For live and premium content, sign up for our email newsletter and we'll send reports directly to your inbox

Sign Up Now!

. During a recent trip to Exmouth, Australia, I experienced several issues with airlines and customs that might be of interest to fellow anglers who travel. I pack as many rods as possible in a D.B. Dunn rod case that is 39 inches long, and I take it into the passenger cabin with me. I do that because, many years ago, I had the experience of arriving at a lodge without my rods.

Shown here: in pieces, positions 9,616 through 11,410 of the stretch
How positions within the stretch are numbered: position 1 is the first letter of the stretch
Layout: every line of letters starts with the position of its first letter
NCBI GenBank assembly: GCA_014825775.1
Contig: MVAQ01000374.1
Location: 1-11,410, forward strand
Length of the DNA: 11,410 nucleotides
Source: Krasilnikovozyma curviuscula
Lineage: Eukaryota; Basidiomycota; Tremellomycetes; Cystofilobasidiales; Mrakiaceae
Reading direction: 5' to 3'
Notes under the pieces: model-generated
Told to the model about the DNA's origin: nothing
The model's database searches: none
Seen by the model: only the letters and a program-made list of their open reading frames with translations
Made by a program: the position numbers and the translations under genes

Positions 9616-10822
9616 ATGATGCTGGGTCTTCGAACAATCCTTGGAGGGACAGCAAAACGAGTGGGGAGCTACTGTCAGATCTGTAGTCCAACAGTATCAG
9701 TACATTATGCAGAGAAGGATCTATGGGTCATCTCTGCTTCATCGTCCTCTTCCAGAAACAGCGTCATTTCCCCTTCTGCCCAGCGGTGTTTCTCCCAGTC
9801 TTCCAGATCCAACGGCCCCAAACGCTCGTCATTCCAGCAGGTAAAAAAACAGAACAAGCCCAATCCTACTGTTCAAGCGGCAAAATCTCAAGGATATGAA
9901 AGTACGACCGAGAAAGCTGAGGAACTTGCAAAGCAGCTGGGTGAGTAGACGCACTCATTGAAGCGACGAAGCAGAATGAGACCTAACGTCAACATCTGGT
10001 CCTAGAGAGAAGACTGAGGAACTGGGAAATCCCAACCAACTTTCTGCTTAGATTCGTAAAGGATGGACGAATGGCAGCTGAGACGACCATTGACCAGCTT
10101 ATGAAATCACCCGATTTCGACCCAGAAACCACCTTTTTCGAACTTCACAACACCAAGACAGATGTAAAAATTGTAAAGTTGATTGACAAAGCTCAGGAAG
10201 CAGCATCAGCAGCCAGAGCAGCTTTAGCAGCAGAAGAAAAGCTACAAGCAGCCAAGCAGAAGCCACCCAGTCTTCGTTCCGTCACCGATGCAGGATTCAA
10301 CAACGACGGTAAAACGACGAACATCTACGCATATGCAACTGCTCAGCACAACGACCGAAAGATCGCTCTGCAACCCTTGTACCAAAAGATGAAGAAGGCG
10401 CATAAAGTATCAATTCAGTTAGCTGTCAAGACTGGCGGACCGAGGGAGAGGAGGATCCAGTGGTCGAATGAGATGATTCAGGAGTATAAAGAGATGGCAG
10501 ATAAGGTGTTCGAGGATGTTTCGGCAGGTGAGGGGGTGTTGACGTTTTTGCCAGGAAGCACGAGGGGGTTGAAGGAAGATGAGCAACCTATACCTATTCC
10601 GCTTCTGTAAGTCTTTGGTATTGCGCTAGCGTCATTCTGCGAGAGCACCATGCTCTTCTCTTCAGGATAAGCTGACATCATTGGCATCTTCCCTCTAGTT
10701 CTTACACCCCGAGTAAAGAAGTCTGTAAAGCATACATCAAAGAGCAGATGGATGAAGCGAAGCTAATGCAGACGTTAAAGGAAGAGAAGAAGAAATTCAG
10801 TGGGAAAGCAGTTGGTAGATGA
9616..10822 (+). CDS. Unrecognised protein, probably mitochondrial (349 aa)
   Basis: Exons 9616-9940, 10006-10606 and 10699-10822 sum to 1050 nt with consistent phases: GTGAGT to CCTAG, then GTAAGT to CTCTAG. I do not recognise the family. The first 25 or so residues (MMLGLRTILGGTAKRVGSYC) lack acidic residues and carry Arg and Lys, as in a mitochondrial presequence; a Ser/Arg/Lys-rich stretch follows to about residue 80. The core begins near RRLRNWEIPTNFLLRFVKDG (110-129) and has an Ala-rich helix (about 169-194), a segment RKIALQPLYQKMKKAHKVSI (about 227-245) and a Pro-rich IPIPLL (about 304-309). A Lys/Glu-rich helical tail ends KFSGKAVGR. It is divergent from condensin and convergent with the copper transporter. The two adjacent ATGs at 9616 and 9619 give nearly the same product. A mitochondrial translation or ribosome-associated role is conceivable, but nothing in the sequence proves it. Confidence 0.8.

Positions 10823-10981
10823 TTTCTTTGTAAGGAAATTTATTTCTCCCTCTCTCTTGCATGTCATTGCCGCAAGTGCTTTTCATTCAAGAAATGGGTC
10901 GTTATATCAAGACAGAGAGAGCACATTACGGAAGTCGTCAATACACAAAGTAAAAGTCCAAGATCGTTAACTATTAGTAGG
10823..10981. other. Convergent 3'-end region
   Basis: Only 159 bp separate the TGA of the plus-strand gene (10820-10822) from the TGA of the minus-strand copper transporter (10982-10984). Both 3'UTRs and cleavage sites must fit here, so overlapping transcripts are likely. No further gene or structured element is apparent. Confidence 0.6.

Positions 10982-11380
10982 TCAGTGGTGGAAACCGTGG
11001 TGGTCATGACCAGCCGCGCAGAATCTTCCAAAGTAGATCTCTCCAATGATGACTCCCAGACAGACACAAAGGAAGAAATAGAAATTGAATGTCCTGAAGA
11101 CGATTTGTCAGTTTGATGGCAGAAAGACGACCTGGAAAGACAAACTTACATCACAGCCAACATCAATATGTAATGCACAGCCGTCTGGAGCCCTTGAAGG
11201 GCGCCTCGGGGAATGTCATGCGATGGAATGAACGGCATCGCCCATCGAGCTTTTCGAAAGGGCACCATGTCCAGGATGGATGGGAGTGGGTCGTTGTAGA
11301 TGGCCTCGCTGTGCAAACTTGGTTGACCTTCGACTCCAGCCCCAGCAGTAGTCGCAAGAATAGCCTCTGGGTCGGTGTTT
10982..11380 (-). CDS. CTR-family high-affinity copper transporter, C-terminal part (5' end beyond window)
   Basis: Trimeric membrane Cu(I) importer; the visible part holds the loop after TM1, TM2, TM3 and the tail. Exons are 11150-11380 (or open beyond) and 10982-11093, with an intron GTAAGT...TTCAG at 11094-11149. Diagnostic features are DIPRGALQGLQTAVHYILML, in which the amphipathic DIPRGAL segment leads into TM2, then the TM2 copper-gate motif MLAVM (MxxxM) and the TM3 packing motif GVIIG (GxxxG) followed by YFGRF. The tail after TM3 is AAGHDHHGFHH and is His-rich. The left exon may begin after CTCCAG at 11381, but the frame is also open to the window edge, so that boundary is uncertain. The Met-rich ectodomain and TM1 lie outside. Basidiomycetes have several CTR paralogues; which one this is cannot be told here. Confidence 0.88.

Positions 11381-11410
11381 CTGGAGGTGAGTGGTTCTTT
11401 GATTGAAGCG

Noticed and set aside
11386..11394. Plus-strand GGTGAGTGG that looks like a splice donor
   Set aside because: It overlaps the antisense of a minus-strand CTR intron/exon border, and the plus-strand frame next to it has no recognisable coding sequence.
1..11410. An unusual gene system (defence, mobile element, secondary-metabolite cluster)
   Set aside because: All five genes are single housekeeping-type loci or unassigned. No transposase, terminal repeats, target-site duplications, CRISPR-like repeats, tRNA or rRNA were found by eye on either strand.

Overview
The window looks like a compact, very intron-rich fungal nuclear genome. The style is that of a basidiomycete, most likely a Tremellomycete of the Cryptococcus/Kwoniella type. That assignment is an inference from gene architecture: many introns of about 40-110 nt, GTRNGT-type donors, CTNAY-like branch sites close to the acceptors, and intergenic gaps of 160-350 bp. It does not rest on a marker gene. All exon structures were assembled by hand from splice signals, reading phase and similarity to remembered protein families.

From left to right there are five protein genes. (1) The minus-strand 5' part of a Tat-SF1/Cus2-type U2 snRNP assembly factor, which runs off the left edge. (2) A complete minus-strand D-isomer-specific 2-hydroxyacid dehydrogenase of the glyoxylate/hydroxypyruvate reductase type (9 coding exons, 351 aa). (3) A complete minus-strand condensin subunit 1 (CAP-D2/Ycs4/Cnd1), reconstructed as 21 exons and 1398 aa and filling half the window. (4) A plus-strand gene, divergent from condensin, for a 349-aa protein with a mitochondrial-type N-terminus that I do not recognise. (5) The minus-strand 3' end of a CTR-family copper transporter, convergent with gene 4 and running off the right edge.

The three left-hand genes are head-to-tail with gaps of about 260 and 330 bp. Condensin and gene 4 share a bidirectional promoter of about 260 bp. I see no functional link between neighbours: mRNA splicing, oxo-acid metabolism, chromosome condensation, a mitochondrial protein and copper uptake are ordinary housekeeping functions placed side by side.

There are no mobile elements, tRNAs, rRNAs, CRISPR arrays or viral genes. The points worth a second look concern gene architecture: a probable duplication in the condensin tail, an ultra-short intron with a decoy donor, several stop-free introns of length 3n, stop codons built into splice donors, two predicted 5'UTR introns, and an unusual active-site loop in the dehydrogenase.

On my recent trip, Qantas personnel at Perth Airport in western Australia told me that I couldn’t carry my case on the plane because security wouldn’t allow it. I would have to pay to check it. After much discussion, they checked with security personnel, who said I could carry the case on the plane. On the return trip, when I checked in at the Singapore Airlines desk in Perth, they also said I couldn’t carry the case on the plane, and it would cost $250 to check it as a third bag. They, too, said that security personnel in Perth wouldn’t allow me to carry the case on the plane. Again, after much discussion, I asked them to check with security personnel, who again allowed the case to be carried on the plane. The point is that airline personnel appear to be making decisions that can be costly to passengers and lucrative to them. I have found security personnel to be reasonable when they realize that the case contains only fragile fly rods, though they do tend to be concerned about lines or hooks in a rod case.